Local River: Farm Your Own Fish in This Self-Sustaining Ecosystem

Photo Courtesy of Mathieu Lehanneur
Fish aquariums are nothing new, but we're willing to bet your aquarium full of bored goldfish doesn't double as a self-sustaining ecosystem. French designers Mathieu Lehanneur and Anthony van den Bossche created Local River to eliminate the barrier between people and their environment, bringing sustainable food production to living rooms everywhere. Aside from it being pretty cool looking, it's one fish tank you won't have to clean.

A home storage unit of sorts for fish and vegetables, Local River was inspired by the Locavores who began popping up in San Francisco in 2005. Referred to as a group of "culinary adventurers who eat foods produced in a radius of 100 miles around their city," Locavores strive to minimize their impact on the world by staying away from food that is shipped. Lehanneur and Bossche predicted a future influence of this group and designed Local River to get a jump on things.

Local River is a DIY "fish-farm-cum-kitchen-garden" that houses many types of large freshwater fish — even eels — while plants grow in glass spheres above. Based on the principal of aquaponics — which is a sustainable food production system that brings aquaculture (raising aquatic animals in tanks) and hydroponics (growing plants in water) together — Local River relies on the symbiotic relationship between plants and fish. In layman's terms, the plants live off the nutrients in the water left by the fish, while purifying the water and enabling the fish to survive. The very same balance is used in much larger-scale fish farms that float trays of planted lettuce on the surface of tilapia ponds.

"Local River responds to everyday needs for fresh food that is 100% traceable. It bets on a return to favor of farm-raised freshwater fish (trout, eel, perch, carp, etc...), given the dwindling supplies of many saltwater species due to over-fishing," says Lehanneur.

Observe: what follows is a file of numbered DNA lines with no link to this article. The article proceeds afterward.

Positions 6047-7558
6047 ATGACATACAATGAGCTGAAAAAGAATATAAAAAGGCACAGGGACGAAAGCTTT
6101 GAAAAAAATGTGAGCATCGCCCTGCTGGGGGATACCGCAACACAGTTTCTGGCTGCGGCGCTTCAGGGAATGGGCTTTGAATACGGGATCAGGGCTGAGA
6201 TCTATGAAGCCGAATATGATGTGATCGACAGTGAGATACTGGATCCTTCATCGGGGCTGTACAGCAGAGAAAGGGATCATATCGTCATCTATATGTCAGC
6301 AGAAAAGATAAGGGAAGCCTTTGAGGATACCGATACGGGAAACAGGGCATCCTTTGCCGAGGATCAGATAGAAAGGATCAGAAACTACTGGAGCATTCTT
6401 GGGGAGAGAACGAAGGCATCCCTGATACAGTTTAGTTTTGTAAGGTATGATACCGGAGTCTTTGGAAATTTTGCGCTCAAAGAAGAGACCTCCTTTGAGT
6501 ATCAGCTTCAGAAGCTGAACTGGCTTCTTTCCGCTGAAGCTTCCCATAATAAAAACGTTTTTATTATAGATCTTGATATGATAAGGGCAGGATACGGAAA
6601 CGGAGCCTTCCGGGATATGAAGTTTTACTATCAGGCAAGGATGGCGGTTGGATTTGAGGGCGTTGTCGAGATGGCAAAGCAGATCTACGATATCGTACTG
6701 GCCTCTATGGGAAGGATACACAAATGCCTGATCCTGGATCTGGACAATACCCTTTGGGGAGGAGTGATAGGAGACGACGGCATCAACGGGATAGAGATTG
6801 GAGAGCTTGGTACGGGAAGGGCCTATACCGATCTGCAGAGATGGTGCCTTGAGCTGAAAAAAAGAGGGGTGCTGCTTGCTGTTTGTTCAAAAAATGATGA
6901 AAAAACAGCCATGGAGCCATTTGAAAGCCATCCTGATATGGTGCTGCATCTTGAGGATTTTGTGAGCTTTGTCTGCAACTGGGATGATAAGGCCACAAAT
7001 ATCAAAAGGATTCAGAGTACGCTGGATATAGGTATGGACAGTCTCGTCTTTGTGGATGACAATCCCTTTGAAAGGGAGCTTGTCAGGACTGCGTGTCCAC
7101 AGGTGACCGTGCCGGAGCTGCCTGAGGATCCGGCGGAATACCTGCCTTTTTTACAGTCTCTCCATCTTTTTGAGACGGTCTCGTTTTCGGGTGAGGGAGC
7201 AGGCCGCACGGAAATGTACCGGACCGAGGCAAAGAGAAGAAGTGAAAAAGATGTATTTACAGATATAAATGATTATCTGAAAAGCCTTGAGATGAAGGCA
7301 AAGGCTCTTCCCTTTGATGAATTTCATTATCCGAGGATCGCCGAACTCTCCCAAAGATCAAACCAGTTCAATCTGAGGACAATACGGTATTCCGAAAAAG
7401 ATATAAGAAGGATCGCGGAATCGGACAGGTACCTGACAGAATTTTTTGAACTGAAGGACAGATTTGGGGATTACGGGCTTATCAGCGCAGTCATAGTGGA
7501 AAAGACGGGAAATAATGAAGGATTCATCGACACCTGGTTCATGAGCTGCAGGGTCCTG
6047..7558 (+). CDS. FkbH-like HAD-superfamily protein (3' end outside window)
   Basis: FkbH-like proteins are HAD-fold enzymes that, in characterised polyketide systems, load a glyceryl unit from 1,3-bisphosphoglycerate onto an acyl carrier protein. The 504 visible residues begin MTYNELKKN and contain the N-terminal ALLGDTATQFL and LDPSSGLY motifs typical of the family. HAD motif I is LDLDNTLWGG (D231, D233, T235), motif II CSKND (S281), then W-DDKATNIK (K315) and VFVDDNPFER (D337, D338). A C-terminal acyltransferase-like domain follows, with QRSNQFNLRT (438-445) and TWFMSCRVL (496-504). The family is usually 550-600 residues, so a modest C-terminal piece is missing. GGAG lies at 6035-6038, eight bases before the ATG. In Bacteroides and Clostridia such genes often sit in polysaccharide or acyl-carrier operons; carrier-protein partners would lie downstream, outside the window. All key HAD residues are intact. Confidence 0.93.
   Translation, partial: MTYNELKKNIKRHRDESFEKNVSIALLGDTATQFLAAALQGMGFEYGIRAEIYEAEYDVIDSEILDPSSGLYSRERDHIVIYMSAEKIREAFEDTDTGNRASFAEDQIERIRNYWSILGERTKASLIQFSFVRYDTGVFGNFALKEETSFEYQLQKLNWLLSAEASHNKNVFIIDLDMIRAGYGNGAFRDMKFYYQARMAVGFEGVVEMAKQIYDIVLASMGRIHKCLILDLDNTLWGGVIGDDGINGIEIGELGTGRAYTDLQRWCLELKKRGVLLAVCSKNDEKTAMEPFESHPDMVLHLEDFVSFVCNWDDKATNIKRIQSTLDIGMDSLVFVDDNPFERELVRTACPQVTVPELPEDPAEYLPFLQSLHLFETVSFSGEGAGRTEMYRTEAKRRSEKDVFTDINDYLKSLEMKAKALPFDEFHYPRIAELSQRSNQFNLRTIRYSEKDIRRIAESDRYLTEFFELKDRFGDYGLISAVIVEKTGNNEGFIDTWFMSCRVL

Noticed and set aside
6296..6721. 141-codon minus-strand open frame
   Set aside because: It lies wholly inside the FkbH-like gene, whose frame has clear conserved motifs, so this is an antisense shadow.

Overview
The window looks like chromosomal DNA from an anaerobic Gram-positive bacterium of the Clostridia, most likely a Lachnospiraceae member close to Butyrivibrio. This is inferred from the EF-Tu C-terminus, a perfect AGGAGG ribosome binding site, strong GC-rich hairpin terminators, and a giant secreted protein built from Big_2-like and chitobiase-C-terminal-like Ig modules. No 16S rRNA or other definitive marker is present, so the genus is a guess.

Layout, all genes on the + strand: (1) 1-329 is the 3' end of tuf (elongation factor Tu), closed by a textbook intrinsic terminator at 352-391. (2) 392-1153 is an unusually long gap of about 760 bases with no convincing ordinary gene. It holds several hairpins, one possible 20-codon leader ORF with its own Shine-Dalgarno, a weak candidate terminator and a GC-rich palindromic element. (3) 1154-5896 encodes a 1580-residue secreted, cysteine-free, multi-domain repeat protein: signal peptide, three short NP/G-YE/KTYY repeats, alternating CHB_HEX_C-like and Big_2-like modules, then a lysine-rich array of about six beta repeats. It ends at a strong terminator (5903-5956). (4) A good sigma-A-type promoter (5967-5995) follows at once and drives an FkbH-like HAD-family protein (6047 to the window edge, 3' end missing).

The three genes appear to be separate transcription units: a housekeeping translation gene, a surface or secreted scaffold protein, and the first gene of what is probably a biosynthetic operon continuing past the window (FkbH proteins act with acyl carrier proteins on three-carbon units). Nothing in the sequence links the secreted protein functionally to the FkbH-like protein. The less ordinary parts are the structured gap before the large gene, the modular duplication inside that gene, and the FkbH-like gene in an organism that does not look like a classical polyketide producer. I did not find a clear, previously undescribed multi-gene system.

The designers wanted Local River to be an alternative to the standard (boring) fish tanks found in homes, while still meeting a great demand as a fully-functional refrigerator. What better way to guarantee the freshness of your fish than growing it yourself? "In this scenario, fish and greens cohabit for a short time in a home storage unit before being eaten by their keepers, the end-players in an exchange cycle within a controlled ecosystem."

Thankfully, even if you don't want to use it as a source of food, Local River is a really neat design and would be a great way to show off to your friends. If you do like the farm fresh angle though, just be careful because if you're anything like me, you'll have those fish named within an hour and will have a hard time knocking them out in the kitchen.

The large measures in at 64x29x39 inches and costs around $15,990. The small version will fit in a space that's 29x18x36 inches and costs around $9,900.

Mila Pantovich

Mila Pantovich lives in San Diego, CA with whatever animals she is fostering at the time. With a degree in Literature/Writing and a Minor in Film Studies, she holds a marketing position at a prestigious law firm and has written for several publications, including JustLuxe, Citizine and Huffington Post. In her spare time she writes film reviews for various online publications, works on a creative n...(Read More)

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